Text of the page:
Israel Bonds, which many synagogues pitch during the High Holidays, can now be purchased online.
I have a picture on the wall of my office. It was taken at about 4 a.m. in 1998. I'm in the picture with a group of Democratic and Republican legislators. We look tired; we've been up late for a number of nights. But there's also a glint of celebration.
That was a happy and proud moment. We had just negotiated Proposition 1A, which put $9.2 billion of school bonds on the ballot. This bipartisan breakthrough opened the way for three successful state school bonds that raised $34 billion for school construction.
I've also supported local school bonds, and the state and local money that voters entrusted to the Los Angeles Unified School District (LAUSD) is being used to build schools all over the city.
I don't take this progress lightly or for granted. But building for seats is not the same as building for reform. To date, L.A. Unified has done the former but only paid lip service to the latter. And I find myself moving to an uncomfortable and unfamiliar position on the question of the school district's bid to pass $3.985 billion in school bonds this November.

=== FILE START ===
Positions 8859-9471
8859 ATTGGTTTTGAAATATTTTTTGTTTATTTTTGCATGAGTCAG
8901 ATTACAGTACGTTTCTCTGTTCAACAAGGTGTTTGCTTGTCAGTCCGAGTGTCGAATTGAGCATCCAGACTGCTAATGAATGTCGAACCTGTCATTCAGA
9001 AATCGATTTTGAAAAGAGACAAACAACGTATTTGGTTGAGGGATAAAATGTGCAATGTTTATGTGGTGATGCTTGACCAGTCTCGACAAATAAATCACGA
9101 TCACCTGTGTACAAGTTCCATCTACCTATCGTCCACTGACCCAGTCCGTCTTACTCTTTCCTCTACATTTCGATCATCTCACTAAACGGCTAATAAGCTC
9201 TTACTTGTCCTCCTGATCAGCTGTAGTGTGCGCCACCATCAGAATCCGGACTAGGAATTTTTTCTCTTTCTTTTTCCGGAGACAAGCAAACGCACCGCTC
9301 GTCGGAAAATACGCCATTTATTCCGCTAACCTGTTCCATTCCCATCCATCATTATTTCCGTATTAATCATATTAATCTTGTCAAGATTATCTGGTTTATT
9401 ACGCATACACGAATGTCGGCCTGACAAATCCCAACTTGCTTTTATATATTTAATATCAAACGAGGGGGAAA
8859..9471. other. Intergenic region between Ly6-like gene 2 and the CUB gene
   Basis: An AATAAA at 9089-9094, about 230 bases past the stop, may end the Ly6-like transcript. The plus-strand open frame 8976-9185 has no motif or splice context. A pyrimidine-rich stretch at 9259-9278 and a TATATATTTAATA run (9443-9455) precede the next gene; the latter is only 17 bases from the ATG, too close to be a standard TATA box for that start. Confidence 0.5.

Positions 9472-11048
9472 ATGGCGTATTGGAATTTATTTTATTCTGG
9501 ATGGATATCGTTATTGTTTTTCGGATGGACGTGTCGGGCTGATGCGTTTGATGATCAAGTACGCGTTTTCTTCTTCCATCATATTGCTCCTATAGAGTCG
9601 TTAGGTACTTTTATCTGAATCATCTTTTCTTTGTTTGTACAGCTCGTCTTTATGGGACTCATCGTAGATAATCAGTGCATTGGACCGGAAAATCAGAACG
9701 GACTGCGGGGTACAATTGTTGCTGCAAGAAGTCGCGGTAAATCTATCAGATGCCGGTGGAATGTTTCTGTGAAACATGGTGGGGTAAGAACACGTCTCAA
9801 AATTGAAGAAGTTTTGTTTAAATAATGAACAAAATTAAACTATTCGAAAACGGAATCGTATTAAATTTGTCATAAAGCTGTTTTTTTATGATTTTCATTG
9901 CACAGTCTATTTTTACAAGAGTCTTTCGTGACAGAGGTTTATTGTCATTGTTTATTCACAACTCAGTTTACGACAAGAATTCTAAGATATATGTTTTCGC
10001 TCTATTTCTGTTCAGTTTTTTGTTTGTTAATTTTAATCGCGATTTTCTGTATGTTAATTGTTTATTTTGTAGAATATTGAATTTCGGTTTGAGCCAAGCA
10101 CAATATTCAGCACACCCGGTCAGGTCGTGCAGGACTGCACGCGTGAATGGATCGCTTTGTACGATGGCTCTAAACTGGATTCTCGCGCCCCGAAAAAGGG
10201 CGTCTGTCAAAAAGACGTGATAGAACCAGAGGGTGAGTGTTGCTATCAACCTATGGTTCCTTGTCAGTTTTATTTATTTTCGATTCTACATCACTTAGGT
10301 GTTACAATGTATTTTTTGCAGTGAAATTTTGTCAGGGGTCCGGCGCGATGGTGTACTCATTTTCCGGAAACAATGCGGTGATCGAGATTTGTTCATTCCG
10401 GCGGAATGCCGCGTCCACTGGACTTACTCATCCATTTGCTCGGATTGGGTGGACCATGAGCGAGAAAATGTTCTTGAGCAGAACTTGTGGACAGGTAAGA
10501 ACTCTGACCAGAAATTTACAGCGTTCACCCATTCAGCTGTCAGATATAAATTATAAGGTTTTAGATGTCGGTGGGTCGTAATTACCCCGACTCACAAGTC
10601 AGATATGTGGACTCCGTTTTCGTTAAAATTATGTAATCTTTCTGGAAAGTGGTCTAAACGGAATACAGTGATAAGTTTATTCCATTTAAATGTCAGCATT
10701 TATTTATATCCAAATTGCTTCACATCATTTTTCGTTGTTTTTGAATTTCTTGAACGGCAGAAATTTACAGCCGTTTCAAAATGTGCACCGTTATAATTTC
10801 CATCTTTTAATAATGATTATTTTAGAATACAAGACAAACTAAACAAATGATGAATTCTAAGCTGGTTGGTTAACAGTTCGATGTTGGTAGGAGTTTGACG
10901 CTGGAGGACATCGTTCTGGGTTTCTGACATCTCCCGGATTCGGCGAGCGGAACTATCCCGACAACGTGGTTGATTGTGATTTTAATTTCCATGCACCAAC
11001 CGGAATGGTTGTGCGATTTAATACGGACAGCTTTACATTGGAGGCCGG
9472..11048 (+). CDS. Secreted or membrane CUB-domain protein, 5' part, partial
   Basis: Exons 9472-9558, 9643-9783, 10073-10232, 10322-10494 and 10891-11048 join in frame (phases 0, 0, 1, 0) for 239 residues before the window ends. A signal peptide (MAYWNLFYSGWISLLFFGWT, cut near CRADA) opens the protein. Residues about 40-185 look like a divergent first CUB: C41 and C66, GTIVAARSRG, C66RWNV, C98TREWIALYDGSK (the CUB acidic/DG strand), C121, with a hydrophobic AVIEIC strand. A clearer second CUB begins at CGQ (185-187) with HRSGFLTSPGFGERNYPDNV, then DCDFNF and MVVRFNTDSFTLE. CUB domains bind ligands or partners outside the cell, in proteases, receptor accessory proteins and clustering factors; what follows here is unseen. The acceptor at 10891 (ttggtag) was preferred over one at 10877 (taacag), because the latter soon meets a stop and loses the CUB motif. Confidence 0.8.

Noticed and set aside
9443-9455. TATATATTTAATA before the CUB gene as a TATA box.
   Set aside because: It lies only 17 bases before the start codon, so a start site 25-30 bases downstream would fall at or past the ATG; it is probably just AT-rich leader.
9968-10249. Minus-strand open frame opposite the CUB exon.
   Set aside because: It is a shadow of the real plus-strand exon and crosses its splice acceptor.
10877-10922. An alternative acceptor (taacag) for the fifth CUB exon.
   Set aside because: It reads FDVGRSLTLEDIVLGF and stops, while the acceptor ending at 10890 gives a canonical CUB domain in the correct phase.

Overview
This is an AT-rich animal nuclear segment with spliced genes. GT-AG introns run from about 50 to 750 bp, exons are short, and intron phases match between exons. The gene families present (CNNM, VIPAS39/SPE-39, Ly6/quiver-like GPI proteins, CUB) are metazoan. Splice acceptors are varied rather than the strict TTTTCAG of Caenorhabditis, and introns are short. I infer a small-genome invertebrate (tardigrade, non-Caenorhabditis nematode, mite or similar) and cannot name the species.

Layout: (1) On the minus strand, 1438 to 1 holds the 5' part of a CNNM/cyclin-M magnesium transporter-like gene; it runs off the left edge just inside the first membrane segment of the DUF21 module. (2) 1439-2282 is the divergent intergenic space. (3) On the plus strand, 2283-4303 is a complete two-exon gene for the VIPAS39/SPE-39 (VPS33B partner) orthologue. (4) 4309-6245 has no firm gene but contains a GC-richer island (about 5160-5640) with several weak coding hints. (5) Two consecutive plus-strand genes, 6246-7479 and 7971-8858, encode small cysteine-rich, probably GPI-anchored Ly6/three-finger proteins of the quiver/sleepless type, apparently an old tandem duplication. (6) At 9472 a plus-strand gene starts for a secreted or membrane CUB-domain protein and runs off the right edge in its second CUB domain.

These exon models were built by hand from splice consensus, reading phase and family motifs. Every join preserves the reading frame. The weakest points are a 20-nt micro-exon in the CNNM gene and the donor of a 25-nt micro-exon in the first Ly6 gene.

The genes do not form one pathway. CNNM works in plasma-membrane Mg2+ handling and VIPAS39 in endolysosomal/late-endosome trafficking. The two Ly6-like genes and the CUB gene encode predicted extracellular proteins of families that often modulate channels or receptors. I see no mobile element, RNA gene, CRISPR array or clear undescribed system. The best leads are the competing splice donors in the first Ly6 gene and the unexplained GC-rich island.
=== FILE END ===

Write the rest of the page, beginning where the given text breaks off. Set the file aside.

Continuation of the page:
Medical oncologist Dr. Daniel Lieber reached a breaking point two years ago. Israel's poor economic state had him so concerned that he began moonlighting as a volunteer for State of Israel Bonds Development Corporation for Israel (DCI), primarily trying to induce doctors to invest their pension money.
Rather than being seen as a quasi-charity and feel-good gift for 13-year-olds, the organization wants to be considered a legitimate investment option.
As Israel nears its 50th birthday, events have shifted attentionaway from the stalled peace talks. What dominates the headlines nowis the warlike rhetoric among Jewish factions -- both within Israeland in the Diaspora -- as they clash over the issue of religiouspluralism.